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Corrections Safety - More Balanced Prison Regime

Corrections Safety Expert Panel Should Promote a More Balanced Prison Regime

“The establishment of an expert advisory panel to improve the safety of prisons could lead to a more balanced prison management regime”, says Kim Workman Director of Rethinking Crime and Punishment. “The Minister must be congratulated for taking this initiative.” He was commenting on the announcement that the Hon Anne Tolley, Minister of Corrections, has appointed an international panel to advise on prison safety.

“It has been clear for some time that the management of New Zealand prisons was getting out of balance. The focus on risk management and physical security, has led to outstanding reductions in prison escapes and positive drug testing. However, at the same time, there has an increase in unnatural deaths, and assaults by prisoners on prisoners, and prisoners on staff.

Where prison management introduces excessive strip searching, lock downs, and restrictions on prisoner movement and freedom, it will inevitably result in outbreaks of violence between prisoners, and on staff. If there has not been sufficient investment in staff training and development, it increases the likelihood that prisoners and prison staff will be either seriously injured or killed.”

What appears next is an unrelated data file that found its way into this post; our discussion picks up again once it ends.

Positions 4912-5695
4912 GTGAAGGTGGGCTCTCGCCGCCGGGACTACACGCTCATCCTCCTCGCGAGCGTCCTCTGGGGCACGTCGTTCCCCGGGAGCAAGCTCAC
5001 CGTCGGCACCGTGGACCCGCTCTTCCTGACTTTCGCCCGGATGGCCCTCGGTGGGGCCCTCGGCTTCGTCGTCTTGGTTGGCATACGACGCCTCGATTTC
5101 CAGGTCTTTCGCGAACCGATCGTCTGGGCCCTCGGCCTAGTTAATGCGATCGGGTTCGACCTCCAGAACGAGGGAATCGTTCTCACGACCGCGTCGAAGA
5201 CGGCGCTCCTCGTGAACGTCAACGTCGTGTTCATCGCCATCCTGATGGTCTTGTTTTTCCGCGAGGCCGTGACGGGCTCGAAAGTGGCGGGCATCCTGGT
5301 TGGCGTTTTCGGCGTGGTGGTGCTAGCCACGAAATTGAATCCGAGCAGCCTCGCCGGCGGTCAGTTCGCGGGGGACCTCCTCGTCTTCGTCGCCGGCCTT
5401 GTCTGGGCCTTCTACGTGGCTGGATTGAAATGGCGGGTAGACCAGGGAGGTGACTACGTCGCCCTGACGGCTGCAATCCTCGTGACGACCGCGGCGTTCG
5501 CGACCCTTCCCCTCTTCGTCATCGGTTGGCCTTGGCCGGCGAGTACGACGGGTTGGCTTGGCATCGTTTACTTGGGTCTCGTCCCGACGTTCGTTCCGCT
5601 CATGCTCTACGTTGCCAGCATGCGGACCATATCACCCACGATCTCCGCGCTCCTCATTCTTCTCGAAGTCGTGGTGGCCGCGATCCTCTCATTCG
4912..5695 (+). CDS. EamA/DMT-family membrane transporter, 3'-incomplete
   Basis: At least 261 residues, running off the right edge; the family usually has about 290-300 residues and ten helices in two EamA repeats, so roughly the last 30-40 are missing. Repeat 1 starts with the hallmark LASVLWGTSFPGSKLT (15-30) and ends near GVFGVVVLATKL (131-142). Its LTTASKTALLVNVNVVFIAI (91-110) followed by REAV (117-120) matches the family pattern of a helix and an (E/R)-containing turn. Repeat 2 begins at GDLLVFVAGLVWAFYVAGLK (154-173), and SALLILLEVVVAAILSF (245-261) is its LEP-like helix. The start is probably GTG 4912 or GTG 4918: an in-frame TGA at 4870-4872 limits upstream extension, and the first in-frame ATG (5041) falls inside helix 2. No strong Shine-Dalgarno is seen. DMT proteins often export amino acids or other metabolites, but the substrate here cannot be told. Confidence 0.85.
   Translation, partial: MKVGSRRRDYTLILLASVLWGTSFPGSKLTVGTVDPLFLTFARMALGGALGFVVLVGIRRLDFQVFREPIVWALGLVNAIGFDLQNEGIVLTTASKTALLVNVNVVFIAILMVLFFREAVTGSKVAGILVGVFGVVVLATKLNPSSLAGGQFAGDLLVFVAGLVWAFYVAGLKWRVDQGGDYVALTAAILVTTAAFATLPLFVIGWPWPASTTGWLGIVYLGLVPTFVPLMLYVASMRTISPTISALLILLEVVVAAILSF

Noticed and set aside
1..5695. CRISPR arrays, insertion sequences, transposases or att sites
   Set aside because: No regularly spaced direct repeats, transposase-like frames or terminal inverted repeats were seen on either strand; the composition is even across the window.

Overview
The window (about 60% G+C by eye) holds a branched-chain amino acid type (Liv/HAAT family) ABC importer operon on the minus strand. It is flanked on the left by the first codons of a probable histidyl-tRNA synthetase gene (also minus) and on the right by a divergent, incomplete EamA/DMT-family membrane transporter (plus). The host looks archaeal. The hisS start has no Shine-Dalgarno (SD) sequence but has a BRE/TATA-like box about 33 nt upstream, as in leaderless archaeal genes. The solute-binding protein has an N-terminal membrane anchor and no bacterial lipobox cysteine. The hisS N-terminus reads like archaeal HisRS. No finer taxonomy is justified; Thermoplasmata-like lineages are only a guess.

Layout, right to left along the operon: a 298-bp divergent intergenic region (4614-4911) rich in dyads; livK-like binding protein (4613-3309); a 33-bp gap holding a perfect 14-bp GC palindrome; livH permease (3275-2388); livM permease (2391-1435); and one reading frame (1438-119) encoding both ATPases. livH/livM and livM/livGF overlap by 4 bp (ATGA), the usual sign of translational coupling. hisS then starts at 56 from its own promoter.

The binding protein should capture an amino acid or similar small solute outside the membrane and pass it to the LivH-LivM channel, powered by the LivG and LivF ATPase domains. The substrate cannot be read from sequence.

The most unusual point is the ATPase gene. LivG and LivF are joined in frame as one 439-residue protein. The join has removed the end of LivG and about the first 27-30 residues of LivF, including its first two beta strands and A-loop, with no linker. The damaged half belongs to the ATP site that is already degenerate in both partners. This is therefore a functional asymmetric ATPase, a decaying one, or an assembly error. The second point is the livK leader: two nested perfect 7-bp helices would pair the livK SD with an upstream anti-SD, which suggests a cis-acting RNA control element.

“Prison expert Professor Andrew Coyle, visited New Zealand last week and talked about prison management being a three legged stool; security, safety and prisoner activity. Excessive security measures threaten prison and staff safety. Weakened safety measures make it more difficult to assist prisoners to become law abiding. Increased prisoner activity certainly makes prisons safer. The three responsibilities are like three legs of a stool. If they are not in balance, then the stool (that is, the prison) will become unstable and may well fall over.”

“If the Safety Advisory Panel does its job well, prisoners will be treated in a humane and decent manner, and equipped to return to civil society as law abiding citizens. If a person leaves prison with better skills and training and a desire to contribute positively to society, it is likely that there will be fewer victims in the future and that society will be a safer place.”

ENDS

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Gordon Campbell:
On First Time Voting (Centre Right)

For the next two days, I’m turning my column over to two guest columnists who are first time voters. I’ve asked them to explain why they were voting, for whom and what role they thought their parental upbringing had played in shaping their political beliefs ; and at the end, to choose a piece of music.

One guest columnist will be from the centre right, one from the centre left. Today’s column is from the centre right – by James Penn:

As someone who likes to consider himself, in admittedly vainglorious fashion, a considered and rational actor, the act of voting for the first time is a somewhat confusing one. I know that my vote has a close to zero chance of actually influencing the outcome of Parliament. The chance I will cast the marginal vote that adds to National or Act’s number of seats in Parliament is miniscule. The chance, even if I did, that doing so would affect the government makes voting on a strictly practical level even more spurious as a worthwhile exercise.

But somehow I have spent a large amount of time (perhaps detrimentally so, depending on the outcome of my upcoming exams) agonising over how to cast my first vote in a national election. More>>

 

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